What is important to know for working more effectively with learning disabled children?
Recently I watched the video, “How Difficult Can This Be?” presented by Richard Lavoie. This is a great professional video that emphasizes the need for us to be much more sensitive to the feelings and perspectives of children with learning disabilities. A few points that I found interesting include: how deficits and differences in visual perception impact students; why student engagement is difficult to achieve and maintain; and how processing delays cause students to become further behind. If you have not seen this video and would like to learn more about how children with learning disabilities struggle, this is definitely one to check-out!
Since watching this video, I’ve noticed just how much more sensitive I am to the students struggling in my classroom. I’ve tried to make every effort to consider my students’ capabilities and weaknesses prior to setting lesson objectives and learning goals. I thought I would share a few questions I often ask myself before planning my reading instruction for my struggling students:
- At what reading level is this student performing? What reading behaviors are evident and/or lacking?
- What is the student’s stage of writing and spelling development? How does this information help me understand the student’s stage of reading development?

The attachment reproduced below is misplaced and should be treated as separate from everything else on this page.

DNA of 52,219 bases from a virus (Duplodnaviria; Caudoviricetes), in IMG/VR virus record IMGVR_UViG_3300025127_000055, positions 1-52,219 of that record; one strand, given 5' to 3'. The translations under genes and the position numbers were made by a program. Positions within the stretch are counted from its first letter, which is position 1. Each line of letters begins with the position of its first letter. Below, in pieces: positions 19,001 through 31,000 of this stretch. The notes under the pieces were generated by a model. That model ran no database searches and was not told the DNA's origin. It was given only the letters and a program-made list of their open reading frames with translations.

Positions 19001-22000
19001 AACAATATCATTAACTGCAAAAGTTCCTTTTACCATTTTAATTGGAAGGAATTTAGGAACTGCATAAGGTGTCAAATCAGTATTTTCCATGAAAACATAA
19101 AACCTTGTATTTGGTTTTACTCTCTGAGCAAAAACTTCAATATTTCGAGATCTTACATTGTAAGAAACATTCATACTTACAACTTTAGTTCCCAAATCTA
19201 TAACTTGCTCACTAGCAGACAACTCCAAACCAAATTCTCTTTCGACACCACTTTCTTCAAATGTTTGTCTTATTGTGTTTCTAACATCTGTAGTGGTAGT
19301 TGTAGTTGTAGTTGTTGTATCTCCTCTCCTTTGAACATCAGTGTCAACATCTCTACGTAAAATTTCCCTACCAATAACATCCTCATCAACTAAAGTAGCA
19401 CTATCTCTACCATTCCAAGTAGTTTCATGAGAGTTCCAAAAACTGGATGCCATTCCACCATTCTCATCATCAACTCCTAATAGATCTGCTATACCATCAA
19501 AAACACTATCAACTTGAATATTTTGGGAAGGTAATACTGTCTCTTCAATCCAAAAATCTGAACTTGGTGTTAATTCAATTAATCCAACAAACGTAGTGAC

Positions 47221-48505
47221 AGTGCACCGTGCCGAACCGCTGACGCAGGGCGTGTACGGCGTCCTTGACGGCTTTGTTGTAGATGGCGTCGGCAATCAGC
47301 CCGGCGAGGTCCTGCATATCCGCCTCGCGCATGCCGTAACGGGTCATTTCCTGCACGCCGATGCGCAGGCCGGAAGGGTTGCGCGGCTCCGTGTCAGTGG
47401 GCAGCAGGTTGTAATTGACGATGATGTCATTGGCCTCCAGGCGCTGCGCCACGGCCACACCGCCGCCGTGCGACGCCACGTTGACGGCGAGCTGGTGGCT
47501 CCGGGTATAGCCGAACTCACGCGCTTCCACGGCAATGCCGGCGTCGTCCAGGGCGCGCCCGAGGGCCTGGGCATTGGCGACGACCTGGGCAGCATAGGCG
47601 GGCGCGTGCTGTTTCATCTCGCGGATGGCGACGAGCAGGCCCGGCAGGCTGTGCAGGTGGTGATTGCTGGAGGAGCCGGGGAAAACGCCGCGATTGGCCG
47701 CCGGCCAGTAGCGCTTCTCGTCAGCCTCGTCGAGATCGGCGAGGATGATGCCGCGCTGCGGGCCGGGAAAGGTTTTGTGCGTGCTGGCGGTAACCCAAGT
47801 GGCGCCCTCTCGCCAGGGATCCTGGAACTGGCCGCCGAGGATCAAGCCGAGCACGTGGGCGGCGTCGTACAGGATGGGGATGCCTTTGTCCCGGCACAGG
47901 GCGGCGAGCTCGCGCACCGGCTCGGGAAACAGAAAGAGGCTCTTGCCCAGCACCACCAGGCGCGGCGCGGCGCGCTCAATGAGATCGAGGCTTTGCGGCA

- Does this student have an IEP? If so, what are the goals and accommodations? How can I best adjust my instruction to help this student meet his goals?
- What are the reading strengths/challenges of this student? What reading goals can I help this student set and eventually meet?
- What reading program is most appropriate for this student at this time in their reading stage of development?
- What resources do I have that will help this student meet the lesson objective?
- What is the student’s affective development? Does this student display a weak or strong reader self-concept? Why? How can I help in this area?
- What strategies do I currently use to work effectively with learning disabled children?
- How is this student performing in the regular classroom? How can I help bridge the gap between the student’s intervention services and classroom small group instruction?
- How can I best motivate this student to accomplish his work?
- What is this student’s level of social and emotional development? How can I use this information to help this student stay focused and on task?
What information is important for you to know prior to working with a student with a learning disability? What strategies do you use that help you work effectively with a struggling student? As we learn to be sensitive to our struggling students, our lesson objectives can be met successfully and our students definitely grow in more ways than one!